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A ninety-second swap exchanges an empty Tesla Model S battery for a fresh one, and could make recharging a thing of the past.
Tesla has announced plans to allow drivers to swap out their cars' depleted batteries for fresh ones in around a minute and a half — virtually eliminating the need for recharging. If you're running low on juice, just pop in a fully-charged battery and go.
According to company founder Elon Musk, who demonstrated the battery swap on a Tesla Model S, the car was designed to have a swappable battery from the get go. The entire process is automated: just park the car over a swap station and a machine will do the literal heavy lifting, pulling out one battery, putting it aside, and installing a new one.
The swap takes less than half the time of an average gas refill and is significantly faster than the 30 minute—but free—"Supercharger" stations that Tesla set up for rapid recharges of the Model S sedan.
While the Superchargers are an improvement on slow public charging stations that can only top off an additional 10 or 15 miles during a 30 minute charge, the nine Superchargers currently online aren't widespread enough or fast enough to displace the gas station. Musk is hoping to put up three times more Superchargers for a NY to LA electric highway.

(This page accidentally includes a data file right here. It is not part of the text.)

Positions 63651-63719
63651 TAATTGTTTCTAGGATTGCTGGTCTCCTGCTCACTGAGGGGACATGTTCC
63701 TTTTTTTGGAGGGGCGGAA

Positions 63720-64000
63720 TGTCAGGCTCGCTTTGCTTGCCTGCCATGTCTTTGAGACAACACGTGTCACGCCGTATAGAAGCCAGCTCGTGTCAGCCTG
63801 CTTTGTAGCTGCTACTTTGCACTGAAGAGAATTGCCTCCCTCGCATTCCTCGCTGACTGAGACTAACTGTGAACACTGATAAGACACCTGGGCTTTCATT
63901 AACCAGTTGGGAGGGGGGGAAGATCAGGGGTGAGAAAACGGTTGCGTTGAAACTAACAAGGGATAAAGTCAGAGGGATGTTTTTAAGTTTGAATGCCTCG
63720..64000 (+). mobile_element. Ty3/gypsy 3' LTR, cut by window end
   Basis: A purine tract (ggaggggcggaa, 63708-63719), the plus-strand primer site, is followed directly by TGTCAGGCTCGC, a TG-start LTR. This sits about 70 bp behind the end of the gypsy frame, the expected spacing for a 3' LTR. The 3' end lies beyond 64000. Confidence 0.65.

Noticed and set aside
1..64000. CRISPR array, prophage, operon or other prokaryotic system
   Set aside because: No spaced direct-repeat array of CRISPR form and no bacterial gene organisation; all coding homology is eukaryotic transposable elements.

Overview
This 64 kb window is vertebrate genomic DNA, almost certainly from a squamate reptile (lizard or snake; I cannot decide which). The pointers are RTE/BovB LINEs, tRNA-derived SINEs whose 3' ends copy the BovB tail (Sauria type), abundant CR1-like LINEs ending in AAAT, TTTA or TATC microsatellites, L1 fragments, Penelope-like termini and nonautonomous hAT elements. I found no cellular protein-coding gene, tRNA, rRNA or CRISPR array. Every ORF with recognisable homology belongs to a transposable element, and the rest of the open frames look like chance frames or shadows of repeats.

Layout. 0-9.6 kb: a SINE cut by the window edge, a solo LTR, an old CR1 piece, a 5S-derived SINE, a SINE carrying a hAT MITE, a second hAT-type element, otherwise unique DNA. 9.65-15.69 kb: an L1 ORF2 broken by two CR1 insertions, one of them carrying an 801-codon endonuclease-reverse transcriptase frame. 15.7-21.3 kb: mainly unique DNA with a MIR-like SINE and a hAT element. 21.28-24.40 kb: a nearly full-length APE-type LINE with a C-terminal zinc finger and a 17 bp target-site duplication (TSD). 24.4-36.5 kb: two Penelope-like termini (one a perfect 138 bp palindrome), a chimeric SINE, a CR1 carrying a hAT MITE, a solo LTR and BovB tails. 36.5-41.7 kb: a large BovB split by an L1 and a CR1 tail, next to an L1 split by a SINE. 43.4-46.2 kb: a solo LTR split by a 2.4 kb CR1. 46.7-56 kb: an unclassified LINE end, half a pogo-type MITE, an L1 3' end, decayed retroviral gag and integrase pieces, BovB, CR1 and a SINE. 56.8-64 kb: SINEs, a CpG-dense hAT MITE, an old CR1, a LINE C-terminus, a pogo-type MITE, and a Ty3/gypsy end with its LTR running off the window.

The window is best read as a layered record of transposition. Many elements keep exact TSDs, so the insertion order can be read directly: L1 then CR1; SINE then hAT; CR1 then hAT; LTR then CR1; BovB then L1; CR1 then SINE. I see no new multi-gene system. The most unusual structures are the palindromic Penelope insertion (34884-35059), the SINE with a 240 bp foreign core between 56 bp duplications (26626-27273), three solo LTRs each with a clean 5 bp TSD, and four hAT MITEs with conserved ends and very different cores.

The same hurdle may apply to a battery swap, as only Tesla-specific swap stations would be able to service a Model S. Additionally, Model S battery swappers will have to pay an as-yet-unknown fee, plus they'll have to swing by the station in order to drop off the swapped battery — or keep the new battery and pay another unknown service charge.
If the idea sounds familiar, that's because it's been tried before. Better Place, a startup that aimed to build a network of EV battery-swap stations around the world, first showcased the idea around 2007. Unfortunately, even after a partnership with Renault and operational stations in Israel and Denmark, Better Place folded earlier this month.
Tesla's greatest asset may be timing: When Better Place showed up on the scene, EVs were completely novel, and there weren't enough on the road to support a network of swap stations. Now, with Model S sales that outstrip luxury competitors, Tesla's built up enough momentum that they just might be able to move the market.